Section 912A of the Corporations Act states that a financial services licensee, such as a bank, must “do all things necessary to ensure that the financial services covered by the licence are provided efficiently, honestly and fairly.”
Manipulating markets is very difficult to do alone. It requires more than one set of bankers or brokers to be successful. In the unlikely event that just one bank is involved, some other entity has to be turning a blind eye.
On Friday 4th of March 2016, ASIC (The Australian Securities and Investments Commission), commenced legal proceedings in the Federal Court in Melbourne against the Australia and New Zealand Banking Group Limited (ANZ) for unconscionable conduct and market manipulation in relation to the ANZ’s involvement in setting the bank bill swap reference rate (BBSW) in the period March 2010 to May 2012.
In a civil case in the Federal Court of Australia in Victoria, ASIC claimed that
ANZ “abused its position in the Bank Bill Market to the disadvantage of other persons (including its customers) whose exposure in the BBSW (Bank Bill Swap Reference Rate), was in the opposite direction.”
The announcement sent a shudder through the banking and financial industry.
We notice that senior bank officers are always ready, though, to issue statements or comment on their fiduciary responsibilities. ANZ’s chief risk officer, Nigel Williams is on the record as saying, “We want to be known as a bank with a strong focus on culture, ethics and fairness.”
CBA Chairman David Turner said four months earlier when quizzed by a shareholder over its dealings subsequent to its acquisition of BankWest, “We think we will be the ethical bank, the bank others look up to for honesty, transparency, decency, good management, openness. That is exactly where we are trying to go.”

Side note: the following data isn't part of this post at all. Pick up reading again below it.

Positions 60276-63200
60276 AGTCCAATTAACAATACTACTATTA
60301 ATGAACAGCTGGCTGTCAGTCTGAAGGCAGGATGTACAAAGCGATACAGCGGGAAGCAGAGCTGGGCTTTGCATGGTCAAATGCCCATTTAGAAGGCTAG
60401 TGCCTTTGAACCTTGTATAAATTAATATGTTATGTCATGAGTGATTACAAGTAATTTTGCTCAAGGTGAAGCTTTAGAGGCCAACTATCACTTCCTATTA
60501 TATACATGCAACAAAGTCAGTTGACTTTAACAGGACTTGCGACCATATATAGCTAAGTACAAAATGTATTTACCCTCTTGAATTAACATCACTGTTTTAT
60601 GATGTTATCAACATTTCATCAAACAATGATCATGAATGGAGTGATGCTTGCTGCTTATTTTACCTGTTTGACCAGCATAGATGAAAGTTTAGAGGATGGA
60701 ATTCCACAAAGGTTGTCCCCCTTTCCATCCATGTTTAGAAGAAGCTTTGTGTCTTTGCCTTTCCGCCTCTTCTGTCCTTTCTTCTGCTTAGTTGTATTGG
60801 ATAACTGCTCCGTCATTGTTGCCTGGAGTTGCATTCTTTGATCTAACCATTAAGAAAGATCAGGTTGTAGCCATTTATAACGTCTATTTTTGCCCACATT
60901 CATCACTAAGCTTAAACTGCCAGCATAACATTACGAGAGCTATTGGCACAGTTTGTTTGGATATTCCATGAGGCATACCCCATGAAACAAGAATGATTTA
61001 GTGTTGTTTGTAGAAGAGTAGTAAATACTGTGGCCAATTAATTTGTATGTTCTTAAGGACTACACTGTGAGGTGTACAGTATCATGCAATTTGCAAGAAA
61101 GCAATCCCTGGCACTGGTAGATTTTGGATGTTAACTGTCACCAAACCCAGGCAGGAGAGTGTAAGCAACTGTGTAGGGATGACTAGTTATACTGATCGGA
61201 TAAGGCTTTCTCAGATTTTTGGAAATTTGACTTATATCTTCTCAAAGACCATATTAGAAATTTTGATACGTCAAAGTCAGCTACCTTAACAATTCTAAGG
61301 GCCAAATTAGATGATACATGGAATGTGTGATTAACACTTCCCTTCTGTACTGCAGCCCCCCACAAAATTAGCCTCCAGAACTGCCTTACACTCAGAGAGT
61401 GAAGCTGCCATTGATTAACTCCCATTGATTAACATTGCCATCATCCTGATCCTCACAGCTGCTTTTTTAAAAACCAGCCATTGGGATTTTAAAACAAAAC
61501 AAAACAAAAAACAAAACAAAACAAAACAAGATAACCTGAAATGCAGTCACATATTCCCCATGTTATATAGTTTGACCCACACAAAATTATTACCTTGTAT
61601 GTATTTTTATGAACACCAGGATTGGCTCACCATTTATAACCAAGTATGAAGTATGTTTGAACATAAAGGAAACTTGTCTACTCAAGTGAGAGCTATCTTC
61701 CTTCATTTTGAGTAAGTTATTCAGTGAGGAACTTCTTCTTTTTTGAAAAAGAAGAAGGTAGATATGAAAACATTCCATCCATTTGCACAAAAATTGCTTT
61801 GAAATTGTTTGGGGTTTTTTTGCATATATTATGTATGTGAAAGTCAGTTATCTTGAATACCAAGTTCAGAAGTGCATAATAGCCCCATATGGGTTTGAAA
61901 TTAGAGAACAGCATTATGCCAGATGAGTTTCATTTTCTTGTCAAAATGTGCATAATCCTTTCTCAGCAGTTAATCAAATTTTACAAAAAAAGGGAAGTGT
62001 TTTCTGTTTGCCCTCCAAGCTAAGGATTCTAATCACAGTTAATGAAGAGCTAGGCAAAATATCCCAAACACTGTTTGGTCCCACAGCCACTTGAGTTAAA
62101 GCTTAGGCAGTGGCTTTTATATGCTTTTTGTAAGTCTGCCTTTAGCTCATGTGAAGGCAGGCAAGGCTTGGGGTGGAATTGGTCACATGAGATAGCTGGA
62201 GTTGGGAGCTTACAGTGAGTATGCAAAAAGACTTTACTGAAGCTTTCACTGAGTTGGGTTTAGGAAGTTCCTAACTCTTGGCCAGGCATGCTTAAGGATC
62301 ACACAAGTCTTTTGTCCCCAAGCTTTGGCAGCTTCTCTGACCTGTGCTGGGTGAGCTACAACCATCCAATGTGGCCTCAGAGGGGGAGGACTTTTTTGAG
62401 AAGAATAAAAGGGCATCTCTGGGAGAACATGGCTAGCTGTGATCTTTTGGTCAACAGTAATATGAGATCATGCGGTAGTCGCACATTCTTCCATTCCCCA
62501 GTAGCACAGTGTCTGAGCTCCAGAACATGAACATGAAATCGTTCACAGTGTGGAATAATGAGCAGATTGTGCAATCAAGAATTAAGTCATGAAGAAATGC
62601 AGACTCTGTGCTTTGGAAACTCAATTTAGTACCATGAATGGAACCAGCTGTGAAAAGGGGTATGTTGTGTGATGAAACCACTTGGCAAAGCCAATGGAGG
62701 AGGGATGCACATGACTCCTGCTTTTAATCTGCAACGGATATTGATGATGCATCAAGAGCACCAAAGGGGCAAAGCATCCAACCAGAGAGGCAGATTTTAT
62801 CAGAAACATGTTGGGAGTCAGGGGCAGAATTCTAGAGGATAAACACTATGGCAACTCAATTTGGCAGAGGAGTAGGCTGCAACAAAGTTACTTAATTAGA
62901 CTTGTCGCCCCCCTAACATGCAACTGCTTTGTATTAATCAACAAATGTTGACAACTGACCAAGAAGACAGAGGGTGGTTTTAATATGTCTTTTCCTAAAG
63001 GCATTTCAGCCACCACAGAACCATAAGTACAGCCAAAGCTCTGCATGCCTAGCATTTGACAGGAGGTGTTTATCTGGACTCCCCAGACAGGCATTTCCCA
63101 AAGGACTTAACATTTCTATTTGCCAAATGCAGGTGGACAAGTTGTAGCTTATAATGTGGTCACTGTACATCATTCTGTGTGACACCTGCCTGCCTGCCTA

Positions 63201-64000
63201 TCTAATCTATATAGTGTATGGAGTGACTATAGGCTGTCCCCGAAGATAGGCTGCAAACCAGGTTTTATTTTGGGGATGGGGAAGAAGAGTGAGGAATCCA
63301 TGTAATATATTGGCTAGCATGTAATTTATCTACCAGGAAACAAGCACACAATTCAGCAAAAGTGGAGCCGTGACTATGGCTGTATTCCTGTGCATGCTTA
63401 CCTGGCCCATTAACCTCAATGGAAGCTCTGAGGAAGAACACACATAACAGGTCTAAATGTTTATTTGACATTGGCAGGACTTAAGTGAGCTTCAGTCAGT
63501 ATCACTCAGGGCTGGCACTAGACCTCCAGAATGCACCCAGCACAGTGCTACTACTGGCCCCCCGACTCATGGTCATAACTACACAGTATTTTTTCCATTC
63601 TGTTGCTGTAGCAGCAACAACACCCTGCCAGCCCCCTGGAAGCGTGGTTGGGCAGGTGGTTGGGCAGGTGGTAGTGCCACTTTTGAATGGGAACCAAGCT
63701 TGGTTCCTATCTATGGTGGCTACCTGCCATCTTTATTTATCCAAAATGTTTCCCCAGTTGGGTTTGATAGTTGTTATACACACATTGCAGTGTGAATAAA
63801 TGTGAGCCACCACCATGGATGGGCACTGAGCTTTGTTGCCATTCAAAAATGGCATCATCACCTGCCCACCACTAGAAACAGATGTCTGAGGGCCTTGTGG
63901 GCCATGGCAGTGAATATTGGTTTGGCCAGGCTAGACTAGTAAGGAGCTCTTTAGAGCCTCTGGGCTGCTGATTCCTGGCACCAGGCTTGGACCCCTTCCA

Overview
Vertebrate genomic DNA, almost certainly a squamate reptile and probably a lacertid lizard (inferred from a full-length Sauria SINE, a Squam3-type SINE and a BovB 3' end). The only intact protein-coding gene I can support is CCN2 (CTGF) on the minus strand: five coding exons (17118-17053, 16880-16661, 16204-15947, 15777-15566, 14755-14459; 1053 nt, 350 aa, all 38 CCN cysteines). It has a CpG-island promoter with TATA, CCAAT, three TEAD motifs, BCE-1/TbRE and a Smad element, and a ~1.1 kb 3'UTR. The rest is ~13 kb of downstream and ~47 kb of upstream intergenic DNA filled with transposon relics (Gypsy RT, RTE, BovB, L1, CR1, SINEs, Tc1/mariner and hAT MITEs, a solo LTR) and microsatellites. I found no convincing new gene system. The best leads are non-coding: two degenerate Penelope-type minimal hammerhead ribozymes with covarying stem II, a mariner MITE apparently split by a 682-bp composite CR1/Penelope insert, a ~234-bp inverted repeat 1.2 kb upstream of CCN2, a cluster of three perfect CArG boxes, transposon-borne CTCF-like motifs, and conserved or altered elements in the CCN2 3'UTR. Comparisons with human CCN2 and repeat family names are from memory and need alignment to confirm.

CBA Chief executive Ian Narev also said in November, 2015, “Trust is at the heart of banking. It’s not good enough if trust or good ethics exist in the vast majority of the organisation, you’ve got to do your best to get it right across the organisation.”
Then came the CommInsure scandal where its chief medical officer, Dr Koh “revealed doctors were pressured to change their opinions, outdated medical definitions were used to deny payouts, and medical files disappeared from the internal filing system.”
At a senate enquire in October 2015 former assessment manager for CBA’s financial planning division, Russell Phillips criticised the compensation scheme set up by the bank to review cases where CBA customers lost hundreds of millions of dollars after financial planners put their clients’ money into high-risk investments without their permission. When he made his feelings known, the bank subsequently sacked him.
Jeff Morris, the former CBA financial adviser who first exposed the financial scandal, said there should have been a royal commission into CBA’s failings. “Because CBA was let off that royal commission, they’ve gone back to their old tricks,” he told the inquiry.
These few examples are probably just the tip of the iceberg.
Every time the banks come under pressure for alleged improper practices, they roll out the same scripted response. They speak of ethics, fairness, efficiency and honesty. It’s not hard to see a pattern of, it’s not us, here. Which, of course gives us reason to think it just might be.
That is why we need a Royal Commission into the banking and financial services industry. It would not surprise me that the very fear of one has already precipitated the removal of damning evidence from within.
But it goes much deeper than that. It is our democratic freedom that is being abused here. The government says it’s unnecessary, even though a number of its own members are calling for one. A recent survey showed 65% of those polled want one. The Coalition, broadly speaking, see corporate capitalism and free trade as the pathway to prosperity for everyone.
It’s the pathway to prosperity alright. But for whom?
The banks are warning that it could threaten their reputation abroad. They have, for so long now, been wagging the government’s tail across both sides of politics, they can sense that the party might be over.
Malcolm Turnbull regards the problem as being no more than, “a few troubling incidents.” This, from a former banker, one of many who now hold positions of power in governments around the world.
Yes, we need a Royal Commission. We need one like a Cardiomyopathy patient needs a heart transplant.
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